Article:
Fri, Mar 30 at 7 p.m. | 90 minutes
Much to be happy about? Probably not, but that doesn't mean we can't still have a good time together.
Why does the future look so bleak?
Taught by Patricia Kim
"The one sincere confession is the one we make indirectly--when we talk about other people." E.M.Cioran, The Trouble With Being Born
Literature has always been an exploration of truth, of the charged gulf between reality and our individual perception. To Cioran's point, as it relates to ours in this happy hour conversation, it has been a tool used by many to speak to and disentangle the distortion of truth in the disguise of fiction. For Thomas More, Utopia is an unflinching social critique outlining the ills destroying the human landscape as it is being shaped by those in power. We will discuss the founding of his Utopia as both a matter of historical and fictional trauma and find its inexorable convergence with our present geography. Much to be happy about? Probably not, but that doesn't mean we can't still have a good time together. See you soon!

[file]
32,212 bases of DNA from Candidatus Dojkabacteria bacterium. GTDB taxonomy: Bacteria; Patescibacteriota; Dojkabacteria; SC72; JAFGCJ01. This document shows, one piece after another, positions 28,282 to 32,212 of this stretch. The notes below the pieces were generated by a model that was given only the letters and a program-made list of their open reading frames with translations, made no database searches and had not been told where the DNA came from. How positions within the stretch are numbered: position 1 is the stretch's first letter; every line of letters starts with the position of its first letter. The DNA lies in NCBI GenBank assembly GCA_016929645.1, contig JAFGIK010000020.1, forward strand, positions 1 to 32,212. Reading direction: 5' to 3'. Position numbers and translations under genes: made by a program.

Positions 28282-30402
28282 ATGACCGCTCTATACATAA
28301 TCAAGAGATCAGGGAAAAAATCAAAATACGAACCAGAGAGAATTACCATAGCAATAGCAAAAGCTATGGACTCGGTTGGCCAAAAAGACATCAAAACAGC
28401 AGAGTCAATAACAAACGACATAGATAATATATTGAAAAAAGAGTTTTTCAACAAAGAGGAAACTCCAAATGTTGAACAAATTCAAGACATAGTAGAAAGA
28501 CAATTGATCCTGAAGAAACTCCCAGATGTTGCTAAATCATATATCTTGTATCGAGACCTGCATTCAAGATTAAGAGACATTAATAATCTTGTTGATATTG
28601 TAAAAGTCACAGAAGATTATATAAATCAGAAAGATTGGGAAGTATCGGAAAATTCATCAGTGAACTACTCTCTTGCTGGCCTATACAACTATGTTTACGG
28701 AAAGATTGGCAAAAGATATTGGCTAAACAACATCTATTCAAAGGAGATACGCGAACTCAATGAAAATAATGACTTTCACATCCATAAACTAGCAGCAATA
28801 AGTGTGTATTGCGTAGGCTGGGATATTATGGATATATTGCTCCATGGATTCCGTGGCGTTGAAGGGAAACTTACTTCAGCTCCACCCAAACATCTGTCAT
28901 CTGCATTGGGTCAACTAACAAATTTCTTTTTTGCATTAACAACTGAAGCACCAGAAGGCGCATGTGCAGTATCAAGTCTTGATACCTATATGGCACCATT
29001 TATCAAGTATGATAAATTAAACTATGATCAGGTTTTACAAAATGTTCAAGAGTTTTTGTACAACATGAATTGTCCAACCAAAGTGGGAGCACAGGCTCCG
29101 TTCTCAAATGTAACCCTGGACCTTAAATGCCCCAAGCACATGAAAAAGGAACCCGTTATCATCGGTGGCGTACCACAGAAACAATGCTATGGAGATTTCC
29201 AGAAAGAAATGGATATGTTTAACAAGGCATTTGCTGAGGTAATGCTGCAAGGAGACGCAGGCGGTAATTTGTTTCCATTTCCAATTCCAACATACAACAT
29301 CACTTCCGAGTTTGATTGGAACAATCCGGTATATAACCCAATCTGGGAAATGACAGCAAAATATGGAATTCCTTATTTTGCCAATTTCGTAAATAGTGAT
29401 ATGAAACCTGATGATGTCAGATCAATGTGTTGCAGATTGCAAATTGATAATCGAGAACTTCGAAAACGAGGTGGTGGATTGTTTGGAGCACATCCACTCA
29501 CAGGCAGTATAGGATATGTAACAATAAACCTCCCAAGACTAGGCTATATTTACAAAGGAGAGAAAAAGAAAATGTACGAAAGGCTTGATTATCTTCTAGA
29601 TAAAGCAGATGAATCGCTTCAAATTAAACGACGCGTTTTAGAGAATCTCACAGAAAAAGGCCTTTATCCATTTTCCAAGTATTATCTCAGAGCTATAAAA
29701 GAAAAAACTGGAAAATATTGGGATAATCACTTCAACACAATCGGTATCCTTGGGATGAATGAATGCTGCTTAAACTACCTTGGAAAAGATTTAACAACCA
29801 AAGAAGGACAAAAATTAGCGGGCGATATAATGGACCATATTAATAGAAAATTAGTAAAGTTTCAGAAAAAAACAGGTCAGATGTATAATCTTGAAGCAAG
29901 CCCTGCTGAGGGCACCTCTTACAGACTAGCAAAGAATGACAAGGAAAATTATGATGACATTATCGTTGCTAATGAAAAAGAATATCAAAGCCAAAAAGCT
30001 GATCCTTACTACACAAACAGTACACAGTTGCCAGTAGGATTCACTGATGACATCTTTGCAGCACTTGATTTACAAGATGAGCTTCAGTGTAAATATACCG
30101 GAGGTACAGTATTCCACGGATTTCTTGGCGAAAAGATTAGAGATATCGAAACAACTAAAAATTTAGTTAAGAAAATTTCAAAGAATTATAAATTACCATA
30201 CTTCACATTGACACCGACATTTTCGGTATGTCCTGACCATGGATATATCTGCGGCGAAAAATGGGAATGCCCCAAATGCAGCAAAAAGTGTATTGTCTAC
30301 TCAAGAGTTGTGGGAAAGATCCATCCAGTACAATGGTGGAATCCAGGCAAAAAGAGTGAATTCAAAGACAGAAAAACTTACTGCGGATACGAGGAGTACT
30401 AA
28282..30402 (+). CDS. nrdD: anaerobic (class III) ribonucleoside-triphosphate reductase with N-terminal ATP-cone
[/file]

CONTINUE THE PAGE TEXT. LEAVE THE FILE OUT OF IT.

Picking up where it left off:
Black to the Future
Taught by Makeba Lavan
“At best, race is a superstition.”- George Schuyler
Afrofuturism firmly centers the cultures and experiences of the African Diaspora. Therefore, Afrofuturist texts reimagine the past and often envision a positive, technologically laden future for the diaspora. But what happens to the texts that are not all sunshine and rainbows? Where do they fit in? In this mini-olio, we’ll explore such a text! George Schuyler’s afrofuturist anti-utopian satire, Black No More, is considered one of the very first afrofuturist novels. We will delve into its puzzling messages and bleak (but often hilarious) visions of racial capitalism.